Pretoria pub noise ‘nuisance’ irks residents

Route 33. Photo: Kayla van Petegem.

An ongoing feud between residents and a local pub has reached its peak, with residents now even having started a petition.

Residents in the Pretoria suburb of Moot are fed up with the noise from a nearby pub and have started a petition detailing their complaints, Pretoria Moot Rekord reports.

The residents claimed that the pub, Route 33 in 33rd Avenue, was driving them up the wall with “unbearable” noise and disturbances. They said the business was illegal, with the proper permits not being in place.

However, club management and owner of the property, denied this, saying that everything was in place and that the business was legal.

They further added that if everything were not in place, “they would not be open or allowed to operate”.

“We cannot take the noise anymore,” said resident Ewoud van Jaarsveld.

“Some of us have children and the noises keep us up until the early hours of the morning.”

Another resident, Manie van Heerden, said that pub patrons caused disturbances outside the premises.

“They are very loud and rev their vehicles in the parking lot when they leave the pub – this is usually during the early hours of the morning,” he said.

Pub owner Sanzi Coetzer told Rekord that her sound was kept at appropriate, prescribed levels.

“One thing that I did not know was that the sound had to be under 45 decibel (sic) after 10pm, but the metro explained this to me during their inspection,” she said.

She said that she had even acquired a decibel meter to make sure that the noise was kept at an acceptable level.

“After an inspection by the Tshwane metro it was discovered that as soon as the doors of the pub were opened, the noise went higher than prescribed,” she said.

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“We are now in the process to apply for the proper zoning to be able to add double soundproof doors at the pub so that we can avoid this.”

Tshwane metro spokesperson Lindela Mashigo told Rekord that the metro’s environmental health unit – noise control team – carried out an investigation into the complaints in November last year.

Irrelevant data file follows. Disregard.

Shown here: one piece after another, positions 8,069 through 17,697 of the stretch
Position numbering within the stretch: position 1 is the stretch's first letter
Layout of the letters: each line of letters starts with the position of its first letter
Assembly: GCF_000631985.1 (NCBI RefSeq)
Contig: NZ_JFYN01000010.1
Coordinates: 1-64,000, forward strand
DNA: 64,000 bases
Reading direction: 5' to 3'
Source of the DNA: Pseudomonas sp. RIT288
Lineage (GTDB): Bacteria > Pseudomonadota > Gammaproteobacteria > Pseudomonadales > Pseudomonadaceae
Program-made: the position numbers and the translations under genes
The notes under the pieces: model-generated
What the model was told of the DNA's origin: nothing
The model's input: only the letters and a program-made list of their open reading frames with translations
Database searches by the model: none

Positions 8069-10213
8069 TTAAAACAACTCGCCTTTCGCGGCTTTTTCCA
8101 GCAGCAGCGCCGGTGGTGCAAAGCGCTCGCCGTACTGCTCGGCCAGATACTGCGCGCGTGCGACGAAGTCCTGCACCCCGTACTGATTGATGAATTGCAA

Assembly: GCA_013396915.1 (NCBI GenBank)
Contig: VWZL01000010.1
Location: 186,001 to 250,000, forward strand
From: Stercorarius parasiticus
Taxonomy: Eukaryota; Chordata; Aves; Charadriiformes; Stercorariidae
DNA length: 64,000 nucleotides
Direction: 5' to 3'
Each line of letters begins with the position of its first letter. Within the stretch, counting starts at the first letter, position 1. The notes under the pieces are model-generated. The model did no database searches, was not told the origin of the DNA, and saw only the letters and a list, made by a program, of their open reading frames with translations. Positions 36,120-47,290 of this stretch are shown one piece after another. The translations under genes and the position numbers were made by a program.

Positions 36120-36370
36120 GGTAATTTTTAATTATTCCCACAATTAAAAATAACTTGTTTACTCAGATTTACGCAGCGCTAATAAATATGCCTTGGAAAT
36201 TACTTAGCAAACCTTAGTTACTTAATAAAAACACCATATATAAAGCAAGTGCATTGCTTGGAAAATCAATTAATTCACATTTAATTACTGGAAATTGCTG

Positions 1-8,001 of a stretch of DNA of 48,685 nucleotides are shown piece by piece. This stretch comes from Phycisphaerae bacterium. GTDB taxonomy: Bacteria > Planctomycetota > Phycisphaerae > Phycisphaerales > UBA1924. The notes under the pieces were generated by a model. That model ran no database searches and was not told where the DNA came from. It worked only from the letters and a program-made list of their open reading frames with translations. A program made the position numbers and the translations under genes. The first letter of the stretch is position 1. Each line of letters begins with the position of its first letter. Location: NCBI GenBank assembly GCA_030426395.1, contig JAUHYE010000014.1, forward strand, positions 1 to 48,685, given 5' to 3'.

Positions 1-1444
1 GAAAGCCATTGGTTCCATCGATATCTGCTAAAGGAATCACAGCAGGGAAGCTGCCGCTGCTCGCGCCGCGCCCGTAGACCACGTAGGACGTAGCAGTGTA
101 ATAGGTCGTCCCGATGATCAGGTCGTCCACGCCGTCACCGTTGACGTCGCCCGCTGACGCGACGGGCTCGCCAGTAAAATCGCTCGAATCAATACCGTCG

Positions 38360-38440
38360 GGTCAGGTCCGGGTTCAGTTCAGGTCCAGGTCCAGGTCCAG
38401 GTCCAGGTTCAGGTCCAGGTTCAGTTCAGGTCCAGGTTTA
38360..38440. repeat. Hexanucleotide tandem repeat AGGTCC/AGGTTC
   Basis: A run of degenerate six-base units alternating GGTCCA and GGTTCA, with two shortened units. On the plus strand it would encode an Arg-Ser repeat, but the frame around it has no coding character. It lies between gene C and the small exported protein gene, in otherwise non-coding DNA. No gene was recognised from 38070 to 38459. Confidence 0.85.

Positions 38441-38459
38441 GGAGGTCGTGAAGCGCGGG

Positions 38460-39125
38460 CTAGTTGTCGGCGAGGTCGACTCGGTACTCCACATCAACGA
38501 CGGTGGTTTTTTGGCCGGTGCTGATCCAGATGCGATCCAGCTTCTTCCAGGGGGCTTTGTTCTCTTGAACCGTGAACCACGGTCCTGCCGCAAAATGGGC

This was in order to determine the prevailing ambient noise levels in the vicinity of Route 33.

“The investigation was in accordance with the 1999 Gauteng noise regulations as promulgated under the environmental conservation act about the measurement and rating of environmental noise in relation to annoyance and speech communication,” Mashigo said.

He said investigators instructed the property owner to appoint an acoustic consultant to run tests and “confirm noise compliance”.

“This should also be reflected on the building plan for approval by municipal health services.”

He said the owner was further instructed to play the music as low as possible until the premises were soundproofed.

“Alternatively the owner has to look for new premises that comply with all the municipal by-laws,” he said.

Coetzer said that she had not yet appointed an acoustic consultant.

“I wanted to arrange for another inspection from the metro, especially after I did not know about the decibel reading after 10pm,” she said.

“I want to show them that I have everything in place before I appoint the acoustic consultant.”

Coetzer said she would start arranging for another inspection this week.

On the complaints that the pub operated without a permit, Coetzer said that her documents were in order.

Rekord visited the premises two weeks ago.

The owner of the property where the club rents, Jansen van Rensburg, claimed that local councillor Frans Smith had threatened him with closure.

He claimed Smith was biased.

Smith denied this, saying that he merely assisted residents to follow proper complaints procedure.

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